Grant Pritchard is working to improve mental health within the legal profession. He is President of the In-house Lawyers Association of New Zealand and Customer Legal Business Partner at Spark New Zealand. He helped establish and lead Spark’s mental health community and program. Pritchard also established the Headfit Foundation, aimed at transforming how we talk about and address mental health at work, and the HeadFit Awards, New Zealand’s first national workplace mental health awards program. We talk to him about his journey in the workplace mental health space.
Where did your mental health journey begin?
My real introduction happened in Australia when I lost a close workmate to depression and suicide. Prior to that, when I was 16, I lost a school friend. With my workmate Lucy, I didn’t recognize at the time that she wasn’t OK. It made me reflect and ask myself what more I could have done - what I could have said differently and how I could have better supported her. We all have moments when we’re confronted by things that we’re not ready for. And we have choices in terms of how we respond. That doesn’t mean blaming yourself. For me, it meant asking myself how I might be better equipped to identify if someone around me was struggling and take appropriate steps to support that person.
As a leader, what’s your advice when people encounter someone who is struggling? What is the best way of being there?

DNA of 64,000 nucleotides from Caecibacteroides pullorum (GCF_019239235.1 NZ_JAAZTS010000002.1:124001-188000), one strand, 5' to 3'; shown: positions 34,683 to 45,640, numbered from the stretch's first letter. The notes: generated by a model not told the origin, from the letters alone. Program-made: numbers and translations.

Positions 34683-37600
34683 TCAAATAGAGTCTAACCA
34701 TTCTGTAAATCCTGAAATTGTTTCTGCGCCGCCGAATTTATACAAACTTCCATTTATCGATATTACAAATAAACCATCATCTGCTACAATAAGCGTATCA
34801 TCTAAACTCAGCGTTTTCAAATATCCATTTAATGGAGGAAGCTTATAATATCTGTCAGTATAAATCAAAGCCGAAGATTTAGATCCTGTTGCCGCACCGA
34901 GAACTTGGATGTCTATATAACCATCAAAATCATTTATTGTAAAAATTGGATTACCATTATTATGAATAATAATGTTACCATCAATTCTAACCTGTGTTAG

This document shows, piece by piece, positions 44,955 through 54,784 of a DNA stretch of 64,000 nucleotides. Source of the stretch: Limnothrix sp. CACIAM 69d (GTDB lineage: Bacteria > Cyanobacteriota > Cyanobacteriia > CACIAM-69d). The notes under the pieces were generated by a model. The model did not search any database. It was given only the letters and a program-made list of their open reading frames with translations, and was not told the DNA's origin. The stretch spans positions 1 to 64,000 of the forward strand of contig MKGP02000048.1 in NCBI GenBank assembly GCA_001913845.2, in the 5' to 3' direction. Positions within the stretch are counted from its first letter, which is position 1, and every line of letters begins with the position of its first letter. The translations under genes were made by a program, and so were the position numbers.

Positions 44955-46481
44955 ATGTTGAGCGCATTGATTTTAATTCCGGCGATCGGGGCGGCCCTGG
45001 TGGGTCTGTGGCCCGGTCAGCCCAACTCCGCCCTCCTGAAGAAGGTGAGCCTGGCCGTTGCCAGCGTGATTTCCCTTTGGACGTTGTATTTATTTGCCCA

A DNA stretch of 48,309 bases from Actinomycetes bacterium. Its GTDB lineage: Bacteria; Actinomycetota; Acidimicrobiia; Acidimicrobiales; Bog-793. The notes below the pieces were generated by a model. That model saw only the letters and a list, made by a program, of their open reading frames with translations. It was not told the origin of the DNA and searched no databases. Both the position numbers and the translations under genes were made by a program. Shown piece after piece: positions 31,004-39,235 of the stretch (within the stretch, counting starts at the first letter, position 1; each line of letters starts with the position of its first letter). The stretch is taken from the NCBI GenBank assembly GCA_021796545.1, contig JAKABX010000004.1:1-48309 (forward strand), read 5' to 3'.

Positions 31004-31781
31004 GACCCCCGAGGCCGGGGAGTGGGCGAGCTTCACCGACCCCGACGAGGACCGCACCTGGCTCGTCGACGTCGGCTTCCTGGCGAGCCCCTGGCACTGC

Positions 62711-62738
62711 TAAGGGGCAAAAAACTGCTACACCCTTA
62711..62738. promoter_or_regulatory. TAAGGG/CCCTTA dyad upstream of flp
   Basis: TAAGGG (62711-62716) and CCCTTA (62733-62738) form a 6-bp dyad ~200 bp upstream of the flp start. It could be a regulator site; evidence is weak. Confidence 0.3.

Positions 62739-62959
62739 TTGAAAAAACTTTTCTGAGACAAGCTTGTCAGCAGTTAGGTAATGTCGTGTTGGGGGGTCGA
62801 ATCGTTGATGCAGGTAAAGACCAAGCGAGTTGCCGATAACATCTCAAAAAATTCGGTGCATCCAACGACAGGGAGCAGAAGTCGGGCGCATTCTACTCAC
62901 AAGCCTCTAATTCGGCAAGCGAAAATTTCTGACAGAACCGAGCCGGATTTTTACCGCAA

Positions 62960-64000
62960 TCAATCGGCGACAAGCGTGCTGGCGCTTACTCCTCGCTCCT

At the interpersonal level, when a person is not doing well it’s about not just leaving it. In Kiwi culture, we can be very reserved – especially at work. We don’t want to be nosy, and it can get in the way of us being there for the people around us at work or beyond who might be struggling.
The first step is be aware of the people around you at work. Trust your ‘Spidey senses’ – if you don’t think someone’s doing OK, don’t ignore that. Remember that being there for a workmate doesn’t mean you’re providing a clinical role or need to solve all their problems. Think of yourself as a caring listener and a ‘bridge to support’.
Law is a notoriously high-pressure job. How do you rate lawyers’ mental health?
There are a lot of variables, a combination of your working environment, the people surrounding you at work and how they roll, your team culture, and the specific stuff on your plate, both at home and at work. While I don’t think lawyers’ mental health is necessarily much poorer than it was five or 10 years ago, our younger lawyers are starting to say, “How am I right now? It’s not okay, I can’t stay in this mode.” We’re starting to better understand the pressure performance curve and make healthier choices about how we manage work and stress.